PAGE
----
Figure 8. Item/employee with no assigned projects
Image shows CSV file structure of employee with no projects
Figure 9. Item/employee with one assigned project
Image shows CSV file structure of employee with one project
Figure 10. Item/employee with two assigned projects
Image shows CSV file structure of employee with two projects

The first four elements in the array "attrs" always belongs to the employee item: category, emp_id, emp_name, and emp_department. Further elements have to be handled in packages of three elements; these packages are describing a project on which this employee is participating (spec path, catalog (Projects) and the primary key of a project). The for loop is looking for such packages and creates the relationship attribute for the item/employee. Finally, the employee item is saved within the catalog.

This script can now be used for an import created via Import Console. In the screenshot below, you can find all required information to complete the import definition.

Figure 11. After new import
Image shows all relevant settings to define a new import

Steps 5, 7, 10, and 11 require special attention:

  • Step 5: This step defines how the data to import will be provided. Here, Upload via Web browser is selected. This means the CSV file is uploaded into docstore via the browser, and the import script will read that file from docstore.
  • Step 7: As mentioned, you have to provide a file spec for import. The file spec defines what kinds of columns are stored in the CSV file. Because the import script is managing the structure of the CSV file on its own, a dummy spec can be provided (in this case, the spec consists of only one attribute).
  • Step 10: Same as in step 7. A map defines the mapping between the sequence/order of attributes in a file (file spec) and the sequence/order of attributes in a spec used for an item. The import script is managing his mapping so a dummy map is sufficient here.
  • Step 11: In this step, you can provide the script. Just copy/paste it into the script editor.

After the import has been created, you should find it in the Import Console. Upload the CSV file that has been created by the export and run the import. You should find your import in the Import Console as depicted below.

Figure 12. Import Console
Image shows the import console

If you don't want to create another company for testing, you can simply remove all items in catalog Employees and run the import. Then run the import and all employee items should be restored.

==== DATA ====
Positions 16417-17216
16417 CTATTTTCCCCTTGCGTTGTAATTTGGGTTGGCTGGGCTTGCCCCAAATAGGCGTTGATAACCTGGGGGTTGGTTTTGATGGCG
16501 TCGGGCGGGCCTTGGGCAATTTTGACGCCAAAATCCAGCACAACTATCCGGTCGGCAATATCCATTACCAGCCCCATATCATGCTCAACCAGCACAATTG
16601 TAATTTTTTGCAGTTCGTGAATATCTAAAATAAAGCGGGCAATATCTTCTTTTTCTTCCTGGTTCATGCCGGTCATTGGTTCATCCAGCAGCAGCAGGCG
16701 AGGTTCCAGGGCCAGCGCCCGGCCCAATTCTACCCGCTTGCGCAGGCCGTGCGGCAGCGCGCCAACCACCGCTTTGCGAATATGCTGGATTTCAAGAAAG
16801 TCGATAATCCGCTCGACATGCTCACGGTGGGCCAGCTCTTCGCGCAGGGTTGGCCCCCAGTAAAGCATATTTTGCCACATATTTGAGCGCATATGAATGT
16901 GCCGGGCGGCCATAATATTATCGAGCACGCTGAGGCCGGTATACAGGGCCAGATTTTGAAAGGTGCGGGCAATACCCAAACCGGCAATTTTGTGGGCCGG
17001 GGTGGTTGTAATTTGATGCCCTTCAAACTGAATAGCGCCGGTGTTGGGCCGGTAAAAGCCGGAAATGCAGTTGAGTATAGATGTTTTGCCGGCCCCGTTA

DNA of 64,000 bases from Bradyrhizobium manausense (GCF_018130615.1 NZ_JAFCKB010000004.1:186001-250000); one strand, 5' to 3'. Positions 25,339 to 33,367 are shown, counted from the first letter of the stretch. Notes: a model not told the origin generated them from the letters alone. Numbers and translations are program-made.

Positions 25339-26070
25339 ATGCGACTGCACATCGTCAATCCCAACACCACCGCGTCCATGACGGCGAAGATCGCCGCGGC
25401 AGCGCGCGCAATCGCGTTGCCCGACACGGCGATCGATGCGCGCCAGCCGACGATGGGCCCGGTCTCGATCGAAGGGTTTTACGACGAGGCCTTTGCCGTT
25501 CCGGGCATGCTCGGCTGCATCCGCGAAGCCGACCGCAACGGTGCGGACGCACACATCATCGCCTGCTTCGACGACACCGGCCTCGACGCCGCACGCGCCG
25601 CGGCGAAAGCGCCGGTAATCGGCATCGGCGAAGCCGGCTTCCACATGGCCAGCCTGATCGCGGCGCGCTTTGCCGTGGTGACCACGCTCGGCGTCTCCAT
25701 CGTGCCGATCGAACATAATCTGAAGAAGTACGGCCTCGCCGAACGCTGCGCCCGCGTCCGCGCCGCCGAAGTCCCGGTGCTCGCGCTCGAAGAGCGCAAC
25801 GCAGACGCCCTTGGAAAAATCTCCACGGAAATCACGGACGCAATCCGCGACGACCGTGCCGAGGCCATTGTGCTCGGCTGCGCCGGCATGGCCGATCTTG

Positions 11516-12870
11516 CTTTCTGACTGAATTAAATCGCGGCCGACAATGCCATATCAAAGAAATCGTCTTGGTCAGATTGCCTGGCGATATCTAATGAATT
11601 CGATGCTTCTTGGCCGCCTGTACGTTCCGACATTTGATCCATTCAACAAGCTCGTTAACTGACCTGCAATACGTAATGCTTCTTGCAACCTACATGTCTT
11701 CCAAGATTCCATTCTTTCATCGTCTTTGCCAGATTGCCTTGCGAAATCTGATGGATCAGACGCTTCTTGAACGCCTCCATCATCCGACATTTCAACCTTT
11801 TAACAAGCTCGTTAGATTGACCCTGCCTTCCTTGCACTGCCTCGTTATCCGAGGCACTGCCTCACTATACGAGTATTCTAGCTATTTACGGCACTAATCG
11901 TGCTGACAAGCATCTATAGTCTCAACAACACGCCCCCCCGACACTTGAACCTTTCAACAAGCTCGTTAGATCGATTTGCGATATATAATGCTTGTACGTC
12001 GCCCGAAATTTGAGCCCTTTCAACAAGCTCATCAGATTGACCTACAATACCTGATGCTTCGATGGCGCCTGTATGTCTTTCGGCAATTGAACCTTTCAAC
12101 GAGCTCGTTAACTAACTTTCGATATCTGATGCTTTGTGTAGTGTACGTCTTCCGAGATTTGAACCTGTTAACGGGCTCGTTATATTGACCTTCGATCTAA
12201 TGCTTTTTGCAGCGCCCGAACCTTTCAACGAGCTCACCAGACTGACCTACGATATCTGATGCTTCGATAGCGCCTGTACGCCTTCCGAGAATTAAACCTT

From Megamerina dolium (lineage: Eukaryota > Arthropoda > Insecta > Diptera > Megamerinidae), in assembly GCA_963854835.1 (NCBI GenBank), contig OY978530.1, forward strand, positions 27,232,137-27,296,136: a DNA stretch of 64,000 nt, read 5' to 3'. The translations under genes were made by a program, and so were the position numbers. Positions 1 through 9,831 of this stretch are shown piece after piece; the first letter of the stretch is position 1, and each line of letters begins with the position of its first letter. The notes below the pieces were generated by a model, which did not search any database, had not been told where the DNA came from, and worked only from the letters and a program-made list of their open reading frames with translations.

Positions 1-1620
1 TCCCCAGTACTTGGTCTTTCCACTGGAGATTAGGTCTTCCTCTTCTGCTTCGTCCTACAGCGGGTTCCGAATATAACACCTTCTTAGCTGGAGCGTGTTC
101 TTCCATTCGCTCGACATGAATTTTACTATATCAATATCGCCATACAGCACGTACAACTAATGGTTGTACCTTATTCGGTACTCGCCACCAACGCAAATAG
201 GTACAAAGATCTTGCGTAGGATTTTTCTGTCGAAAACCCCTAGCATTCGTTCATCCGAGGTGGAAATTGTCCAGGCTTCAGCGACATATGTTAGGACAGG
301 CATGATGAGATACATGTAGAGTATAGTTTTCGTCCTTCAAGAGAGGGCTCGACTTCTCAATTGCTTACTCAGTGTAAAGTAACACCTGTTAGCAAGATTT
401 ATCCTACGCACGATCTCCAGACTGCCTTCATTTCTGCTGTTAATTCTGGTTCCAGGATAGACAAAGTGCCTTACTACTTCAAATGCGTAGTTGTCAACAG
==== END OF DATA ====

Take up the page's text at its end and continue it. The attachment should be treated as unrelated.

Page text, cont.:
Figure 13. Result of import
Image shows the import result

To verify that the import was successful, you should open an employee participating in a project (e.g., employee Hinz in EMEA > Germany). If the import was successful, it should look like the figure below.

Figure 14. Employee item after import
Screenshot shows employees after successful import

Considerations

The export and import scripts represent a solution for an non-complex use case. Even for this easy use case, several solutions and implementations are possible. For example, in the scenario described, a custom pattern for multi-occurrence attributes has been used. By default, when using a standard export, MDM CS is using a different pattern to identify multi-occurrence attributes in an export file. Maybe you would like to compare this solution with the standard export format of multi-occurrences provided by the MDM CE engine to get inspired by other solutions.

Whenever customizations are created, you should be aware that changes in the data model can also affect your customization. For example, if the employee spec is changing for any reason, you may also have to change your export and import script because the references to those specs are hard-coded within the script, and changes will not automatically applied to the script. This will increase the maintenance efforts. But on the other hand, for relationship attributes, there is currently no alternative, which makes these efforts necessary when relationship attributes have to be exported and imported.


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WPC scriptssample_cmp_scripts.zip4KB

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SITE_ID=1
Zone=Information Management
ArticleID=835817
ArticleTitle=Handling export and import of relationship attributes in IBM Master Data Management Collaboration Server
publish-date=09202012